After putting our instruments away, we headed back to the theater to catch the final couple acts of the morning round, before everyone took a break for lunch. After lunch, we sat through the rest of the day’s set of ensembles, marveling at the diversity and overall performance level of the music and musicians. It was exhausting to sit though a string of 15-minute sets broken up by 10-minute set changes, and then to wait around in the lobby for an hour while the judges deliberated. Around 5 pm, everyone gathered in the lobby of the theater as they announced the groups moving on to the evening’s semi-final round. We were delighted to hear them announce Ezekiel’s Wheels as one of the six! (Abigale even screamed and jumped up and down, which was adorable.) Nat went off to meet with the judges and the representatives from the other semi-finalists, and the rest of us stayed in the lounge congratulating ourselves on having something exciting to report to our kickstarter backers, and chatting with the other musicians. Nat returned 20 minutes later to tell us that they wanted to hear a different set, but they requested for us to play “La Rosa” again in the evening.
With only couple hours before the evening’s concert, we rushed up to the warm up room to organize and rehearse our second set. We were very excited to get the opportunity to play both of the sets we had worked extensively to prepare, and to get to play to the full evening audience. Since we had to play “La Rosa” again, we had to alter our second set slightly to accommodate the required tune and still remain within the 15-minute time limit. We decided to open with “La Rosa”, and then go into a set of “Moldovan Wedding” into “Alexi’s Tune” and ending with our arrangement of Michael Jackson’s “Smooth Criminal”.
After rehearsal, we ventured out for a quick dinner before having to return to the theater’s warm up room. We had a great time warming up before the show–our friends from Alila, who also made the finals, joined us backstage in a pre-concert impromptu jam with lots of percussion and dancing. After a few minutes, though, we were told we had to stop because the concert was starting. It was difficult to wait around in the green room to play. At this point we were exhausted from such a long day, and we were nervous, but still excited. We were closing out the first half of the show and finally, it was our turn to play, so we once again rode the elevator down to the stage, tuned backstage, had another classic group hug/pep talk, and then were announced and made our way onstage.
This evening’s concert was far better attended than the day’s preliminary rounds. We began with “La Rosa”, which went well, though we were definitely starting to show some of the day’s exhaustion. We powered through “Moldovan Wedding”, a groovy song in 7, and into “Alexi’s Tune”, which is also opened with a bowed bass solo before gradually speeding up. The crowd was friendly and loved to participate, clapping along during our build in “Alexi’s”, which certainly helped us build our energy back up. We hit the surprise transition into “Smooth Criminal” and were spot on, complete with Michael Jackson poses. The audience (and the judges) went nuts when they realized what we were playing, clapping and smiling, and we were all dancing and laughing on stage. We finished to a huge roar from the audience, leading into intermission.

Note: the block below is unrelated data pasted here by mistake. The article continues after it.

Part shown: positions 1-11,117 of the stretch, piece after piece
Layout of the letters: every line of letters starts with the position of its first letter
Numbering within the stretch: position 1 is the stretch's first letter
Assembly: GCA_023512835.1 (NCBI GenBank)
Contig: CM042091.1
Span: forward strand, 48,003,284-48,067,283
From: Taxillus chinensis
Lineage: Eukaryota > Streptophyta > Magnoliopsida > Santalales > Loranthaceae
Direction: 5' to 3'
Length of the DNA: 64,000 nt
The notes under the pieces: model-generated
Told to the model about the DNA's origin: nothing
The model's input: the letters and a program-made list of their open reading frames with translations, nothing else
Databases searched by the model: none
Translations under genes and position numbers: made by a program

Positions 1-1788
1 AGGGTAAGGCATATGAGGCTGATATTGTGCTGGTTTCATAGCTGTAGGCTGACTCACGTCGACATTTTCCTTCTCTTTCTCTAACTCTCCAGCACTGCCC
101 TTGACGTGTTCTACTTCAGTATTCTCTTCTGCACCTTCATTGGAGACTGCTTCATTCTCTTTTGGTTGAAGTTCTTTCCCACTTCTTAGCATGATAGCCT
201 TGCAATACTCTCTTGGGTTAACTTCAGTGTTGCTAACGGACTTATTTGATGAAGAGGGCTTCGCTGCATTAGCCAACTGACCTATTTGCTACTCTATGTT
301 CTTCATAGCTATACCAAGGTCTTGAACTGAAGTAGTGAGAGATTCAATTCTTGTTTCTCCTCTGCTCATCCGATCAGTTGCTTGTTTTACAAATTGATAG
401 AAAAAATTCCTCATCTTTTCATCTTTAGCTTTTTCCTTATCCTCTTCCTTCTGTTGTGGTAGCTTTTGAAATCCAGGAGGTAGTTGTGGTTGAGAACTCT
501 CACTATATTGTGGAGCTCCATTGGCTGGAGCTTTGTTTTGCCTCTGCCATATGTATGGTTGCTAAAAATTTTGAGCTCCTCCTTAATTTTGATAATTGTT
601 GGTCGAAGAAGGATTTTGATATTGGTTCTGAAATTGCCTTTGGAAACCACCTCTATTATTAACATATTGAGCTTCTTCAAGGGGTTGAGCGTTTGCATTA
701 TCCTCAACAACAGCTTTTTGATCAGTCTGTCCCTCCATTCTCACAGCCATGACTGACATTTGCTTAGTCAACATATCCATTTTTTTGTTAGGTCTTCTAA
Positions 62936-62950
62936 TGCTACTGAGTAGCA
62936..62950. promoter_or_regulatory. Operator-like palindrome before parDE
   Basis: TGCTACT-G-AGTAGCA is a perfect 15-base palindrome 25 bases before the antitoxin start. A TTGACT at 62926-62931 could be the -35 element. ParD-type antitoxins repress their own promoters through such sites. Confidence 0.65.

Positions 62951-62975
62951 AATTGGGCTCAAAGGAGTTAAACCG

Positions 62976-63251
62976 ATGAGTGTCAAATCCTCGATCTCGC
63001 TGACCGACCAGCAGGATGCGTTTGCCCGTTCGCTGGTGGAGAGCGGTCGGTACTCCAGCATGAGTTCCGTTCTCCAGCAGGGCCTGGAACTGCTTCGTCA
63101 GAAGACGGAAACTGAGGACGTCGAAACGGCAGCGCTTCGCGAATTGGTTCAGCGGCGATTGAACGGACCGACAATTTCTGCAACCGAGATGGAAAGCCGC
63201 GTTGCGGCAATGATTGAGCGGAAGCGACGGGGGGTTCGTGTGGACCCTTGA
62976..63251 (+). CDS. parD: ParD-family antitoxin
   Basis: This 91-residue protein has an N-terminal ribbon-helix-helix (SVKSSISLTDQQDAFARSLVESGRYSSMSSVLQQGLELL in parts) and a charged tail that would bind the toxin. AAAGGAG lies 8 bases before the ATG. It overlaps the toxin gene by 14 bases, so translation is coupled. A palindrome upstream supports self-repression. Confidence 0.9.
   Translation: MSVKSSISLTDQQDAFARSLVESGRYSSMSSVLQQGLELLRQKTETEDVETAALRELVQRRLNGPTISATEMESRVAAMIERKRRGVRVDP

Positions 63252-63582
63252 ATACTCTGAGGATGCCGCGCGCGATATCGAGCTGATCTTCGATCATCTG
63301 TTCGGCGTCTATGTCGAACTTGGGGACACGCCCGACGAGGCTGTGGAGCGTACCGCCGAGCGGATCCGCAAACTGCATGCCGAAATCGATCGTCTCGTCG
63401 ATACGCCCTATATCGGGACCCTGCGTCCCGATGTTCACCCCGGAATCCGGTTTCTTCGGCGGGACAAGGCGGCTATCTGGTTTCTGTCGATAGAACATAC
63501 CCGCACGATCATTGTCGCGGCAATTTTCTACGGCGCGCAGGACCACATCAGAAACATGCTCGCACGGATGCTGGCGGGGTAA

During the break, we did a fair amount of networking with a number of scouts from the audience who represented festivals, venues, and recording labels, before heading back into the theater to catch the second half of the concert. All of the bands were very strong (and again, very diverse). After the concert, we found out that we wouldn’t know who was going on to the finals until Friday evening (there was still a whole second day of semi-finals, after all), but on the upside, the Israeli embassy was hosting a party in the lobby, so we ventured out for free wine and to chat more with the crowd. I was really amazed not only how much attention we were getting from the audience, but also by how friendly the other musicians were. We had a great time meeting folks, and it was nice to unwind a little bit after a long day.
Once the party at the theater wound down, we set off to try yet another local bar along with a huge stack of free postcards from the theater–one of the rewards for contributing towards our kickstarter campaign was to receive a postcard from Amsterdam, and as such, we ended up with roughly 40 postcards that we had to write. We found a quiet bar and plowed through as many postcards as we could before the bar closed, and then we sleepily ventured back to the hostel, happy that we could sleep in the next morning.
(Coming up: the rest of the IJMF!)